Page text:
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The Hogansville Herald
Manchester, Georgia
March 11, 2004     The Hogansville Herald
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March 11, 2004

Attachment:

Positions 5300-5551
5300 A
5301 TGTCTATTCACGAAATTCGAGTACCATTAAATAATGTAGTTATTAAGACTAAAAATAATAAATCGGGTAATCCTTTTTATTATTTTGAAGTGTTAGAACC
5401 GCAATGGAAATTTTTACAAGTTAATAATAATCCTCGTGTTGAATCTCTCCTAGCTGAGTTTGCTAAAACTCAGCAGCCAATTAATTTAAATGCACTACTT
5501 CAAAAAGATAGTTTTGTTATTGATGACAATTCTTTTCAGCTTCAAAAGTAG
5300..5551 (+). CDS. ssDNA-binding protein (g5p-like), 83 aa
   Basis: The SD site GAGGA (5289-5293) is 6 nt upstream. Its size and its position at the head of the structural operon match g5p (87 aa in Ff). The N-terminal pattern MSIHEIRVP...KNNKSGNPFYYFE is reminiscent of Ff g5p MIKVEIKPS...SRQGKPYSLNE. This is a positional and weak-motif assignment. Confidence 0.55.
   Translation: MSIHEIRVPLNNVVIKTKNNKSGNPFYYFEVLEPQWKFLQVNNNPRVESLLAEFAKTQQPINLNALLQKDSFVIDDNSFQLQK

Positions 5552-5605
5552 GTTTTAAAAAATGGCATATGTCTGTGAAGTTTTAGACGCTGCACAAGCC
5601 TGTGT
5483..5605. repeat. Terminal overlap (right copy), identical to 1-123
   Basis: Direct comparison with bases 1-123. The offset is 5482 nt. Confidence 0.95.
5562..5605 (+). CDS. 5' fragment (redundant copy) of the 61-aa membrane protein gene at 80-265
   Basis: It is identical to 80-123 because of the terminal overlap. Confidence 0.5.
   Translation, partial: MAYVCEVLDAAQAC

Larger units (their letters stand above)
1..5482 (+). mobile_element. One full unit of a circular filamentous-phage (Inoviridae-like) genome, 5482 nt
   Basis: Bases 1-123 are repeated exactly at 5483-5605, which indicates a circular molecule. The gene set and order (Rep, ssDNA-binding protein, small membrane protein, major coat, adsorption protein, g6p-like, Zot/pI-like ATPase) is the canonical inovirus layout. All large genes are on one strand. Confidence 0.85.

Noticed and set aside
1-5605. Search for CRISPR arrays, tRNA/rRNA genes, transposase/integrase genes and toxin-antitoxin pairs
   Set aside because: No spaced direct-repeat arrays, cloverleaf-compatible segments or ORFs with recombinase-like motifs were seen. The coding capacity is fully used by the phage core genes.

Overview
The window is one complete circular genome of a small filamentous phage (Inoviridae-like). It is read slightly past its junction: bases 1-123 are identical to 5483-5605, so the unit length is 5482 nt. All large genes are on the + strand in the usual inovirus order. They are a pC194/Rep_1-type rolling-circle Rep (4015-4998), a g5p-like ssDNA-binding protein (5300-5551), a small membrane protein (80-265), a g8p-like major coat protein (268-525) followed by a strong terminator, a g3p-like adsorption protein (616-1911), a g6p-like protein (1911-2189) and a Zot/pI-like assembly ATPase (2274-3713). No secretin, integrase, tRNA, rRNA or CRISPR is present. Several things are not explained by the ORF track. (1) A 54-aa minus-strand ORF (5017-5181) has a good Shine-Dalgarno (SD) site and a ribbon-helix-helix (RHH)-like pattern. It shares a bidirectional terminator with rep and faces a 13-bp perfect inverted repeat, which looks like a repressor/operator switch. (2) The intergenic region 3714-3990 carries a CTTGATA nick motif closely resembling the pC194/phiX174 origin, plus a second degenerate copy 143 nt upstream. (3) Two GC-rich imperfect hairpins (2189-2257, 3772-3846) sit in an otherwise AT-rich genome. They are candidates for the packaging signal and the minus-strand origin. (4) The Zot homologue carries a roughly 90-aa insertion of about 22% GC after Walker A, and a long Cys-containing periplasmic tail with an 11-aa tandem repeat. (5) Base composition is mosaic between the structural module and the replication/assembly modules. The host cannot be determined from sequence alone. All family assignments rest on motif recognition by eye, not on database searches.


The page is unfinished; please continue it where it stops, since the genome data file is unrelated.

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PAGE 2-A HOGA.Xsvna.E HOME NEWS - THURSDAY, MARCH 11, 2004 Local Voting Mirrors State , Kerry, Bush, Perdue Flag Hogansville's Top Choices L : By CLINT CLAYBROOK ? ':"~ , Hogansville voters in the March 3 presidential prefer- , ence primary tracked almost exactly the totals across Georgia, according to returns filed at Registrar Shirley (;unn- Walton's office in LaGrange. John Kerry was the choice of Democrats m ttogansvitle: He received 140 votes in the Hogansville precinct, where residents here cast their ballots. , Their polling place was in the gymnasium at tlogansville Elementary School. Like most places in Georgia, the turn-out m ttogansville was light, at best: Only 354 people or 17.2 percent of those eligible to cast ballots in Hogansville did so, according to Gunn-Walton's figures. And only 30 Hogansville residents took advantage of "early" voting or cast "regular" absentee ballots, she said. Kerry led Democratic hopefuls in Hogansville just like he did statewide in Georgia: The Massachusetts Senator ; received 140 votes here tothe 71 cast for John Edwards. who also finished second statewide in Georgia From second plaCid, it.was a long way down to the totals of the bottom dwellers when the results were posted last week: Retired Gen. Wesley Clark, for instance, received only one vote in Hogansville',Carol Mosley-Braun out polled the : general here, where tbi'ee people voted for her. Howard Dean, the original front-runner among Democrats, also ~as:the choice of only three people in Hogansviale. President George Bush, the obvious nominee of his party. attracted 30 votes from Republicans in Hogansville. And folks here,Iike those across Georgia. thoroughly rejected the "2001 Georgia Flag," the brain-child of former Gov. Roy Barnes: F01~s here preferred the "2~3 Flag," which ' many refer to as t~a'~rdue Flag" by 178 to 79. Across Troup County, 3,489 people voted Ikw the Perdue Flag and 1,292 opted for the Barnes version, according to Gunn-Walton's f'~tres, : HARWELL, BROWN & HArebeLL, EC. ATTORNEYS AT LAW Bankruptcy, Chapter 7 & 13 Social Security & S.S.I. 12 Jackson Street Newmm, Georgia 30263 (770) 251-1567 251-0800 Fax 251-0810 E-ma~ geo~ xlewnanutilities .or g (~ 707 E. Boyd Rd. Hogansville (706) 637-4337 NeW OffiCe Hours: Mon-Tue. 3:30 - 5:30 p.m. v HUMMINGBIRD CHEVRON 1870 F.Mail St. [I-8. Edt 281 - Hogansvllio ~7-9001 - Open 24-Hoursl 12-P|ck. Can ' COKE & Coko Products 2/'5" 21 I "ii'UF i ' PIZZA 12-Inch Pizza s74o All Toppings No Extra Charge~ f . , ,i i i i i . i 1608 Bass Cross Road at Hw : 54 Just Offi-85 Exit 28 Ho sville Alterations Draperies Shirts Laundered Leather Suede WeddingGowm MARCH SPECL4LS Pick- Up FREE Drop-Off Bag! 706-637'8733 Jay & Ellen Butts - Ow~e~:* i u ,i n, i H ,,11| ,, i ~ ct~t ct~mm~ DEPOT WORK CONTINUES - George Murphy, a carpenter helping with the reno- vation of the old depot in Hogansville, stands inside part of a railroad 'diner' that is being built adjacent to the depot and will be part of a 4,000 square-foot restaurant once the renovation work" The 'diner' is supposed to look like it pulled Gospel Performance Planned A night of old fashioned Holy Ghost Gospel singing featuring Unshackled, Jennifer Middendorf - 12 year old singing sensation, Linda Griffith and Dan Burdett, Young Spirit .and more. The singing will take place at Grantville Church of God, 30 Main St. March 27 at 6 p.m. For more information call Dan Burdett at 770-583-2260 or visit The lords Place Thrift Store in downtown Grantville. Home Organic.. t4 Resurgmq_. On the evening of I~ 8 two successive mee~J the Grantville Better ~ Town (GBHT) B~ Directors were held. The first m~ brought matters up by recognizing those original 7 members wl~ already left the Boar their service (G Cebulski and Claire E and by confirming thei ignations and the filli the vacancies with the Board members were elected as last officers. Next, The Incorporation ed to permit the B~ decide on the number members, which could any odd number bet~,~ and 15. The Board set thei bet for the new Board 1 and it accepted addid resignations (effective end of the meeting), ing these members(JJ Baggett and Darwin &! Palmer) for their servic~ then voted m new 1~ members to bring the ber up to 11. The second meeting, immediately after the was of this new Board. i This new Board (for~ I contains two members l! the original Board 01 Carey and Brenda Rap one (Alfredo Zavaleta, year's President) voted i fill out last year's Board,I 8 new Board members: l~ Rampersad, Becky Mu-q Angela Holder, Ann KeN Tricia Shelton, James Shelton, Tom Little, Robbie Albert. The new Board elected the new offb Alfredo Zavaleta .| President, Becky Murp~ Vice-President, Rampersad as Secretaryi Tr~ia These which ~ons~itu~ Executive Committee, meet soon to plan the 131 activities for 2004. Information on G~ including involvement il activities, can be obtai by contacting Alfr Zavaleta at alfredo zav~ ta@yahoo.com. Local Optimist Members Attend District Confereno TAKING PART- (L-R) Georgia District Governor Keith Pruitt, Dee Bradley, and Jack Padgett, Georgia District Chairperson for Optimist International Foundation. 33 years, held every office in the local club, and credited with establishing several local clubs in the district. Accepting the award on behalf of the family was Ida Jones. Ms. Jones later pre- sented the award to Rachel S. Shiver at the Feb. 16 local club meeting. The second Quarter Conference for the Georgia District Optimist International was held Feb. 6-8 a Holiday Inn, Jekyll Island. Attending from the Optimist Club of LaGrange were Dee Bradley and Ida Jones. Georgia district governor Keith Pruitt convened the conference carrying out this years theme - Yes We Cant. Imagine Georgia's Future! During the District Awards Banquet on Saturday evening Rev. Richard Kenneth Shiver was named to the 2004 Georgia District Hall of Fame (posthumous- ly). Rex'. Shiver (Feb. 19, 1941 - March 14, 2003) was a life member of Optimist International. He served as Lt. Governor and Governor for the Georgia District as well as on numerous commit- tees. He received the 1976 Optimist International Heritage Award, presented to him in Washington, D.C. He was an active member of the LaGrange Optimist Club for Other recognitions, eral sessions, as well as bl ness sessions were hi Activities were planned spouses, children and off guests. Dee Bradley part pated in the Preside~ March for the Opti~ International Foundati which is the backbone for$ grams that service chil~ and youth. Dr. Wayne Ates, huma and motivational speal gave the keynote addr during the Sunday morn breakfast. Some key points v "Always maintain a heal' sense of humor and a 1~ tively, optimistically, tude, and the importanc( effective communicati Three things to ask yours and remember for met health: Can you work l; ductively: can you 1~ unselfishly? And can ! laugh appropriately? proud to be an American .' about the future of this co try, live a life of service be proud to be an OpfimI~ Eyesores, Absentee Landlords Under Scrufin Continued From Page 1A City Council members were unani- mous in adopting a $1,000 administra- tive fee that will be accessed if a prop- erty owner chooses to fight - by taking the city to court - to preserve a build- ing that the city has condemned. That $1,000 will be used to pay for title searches and for attorneys' fees, Councilwoman Jean Crocker noted when the council voted on the new fee at its March 1 meeting. If the owner of a house or other struc- ture found to be unsafe doesfft fight the condemnation finding, then a $500 administrative fee will be charged, City Manager Randy Jordan pointed out that week. That money will be used for "title searches," because the city must be absolutely sure who owns a piece of property that is about to be condemned. About the only way the city can recoup the cost of demolishing a con- demned building is by placing a tax lien on it; that means the city must be paid before the property is sold and ensures Hogansville that it won't lose money demolishing a dilapidated building, regardless of where the o~aaer resides. In another action last week, the City Council voted to raise sewer tap fees from their present $450 to $800. But that doesn't mean that a devel- oper of a subdivision who installs his own utilities will have to pay $800 per house. He'll just pay the $800 for the where the entire subdivision's se~ lines are tied on the city's sewer mu Jordan pointed out. However, a person who goes out: builds a new house outside a subd sion, however, will have to pay the $ tap fee. Council members, at that same m~ ing, voted to reduce the tap fee for electric meter to $,50 for a customer has overhead service; there will another $100 fee if the city has to ins a new pole to service that customer.: tap fee for an electric meter was t merly $100. 'q'he tap fee is $150 if there is tmc ground" electrical service, Jor( noted.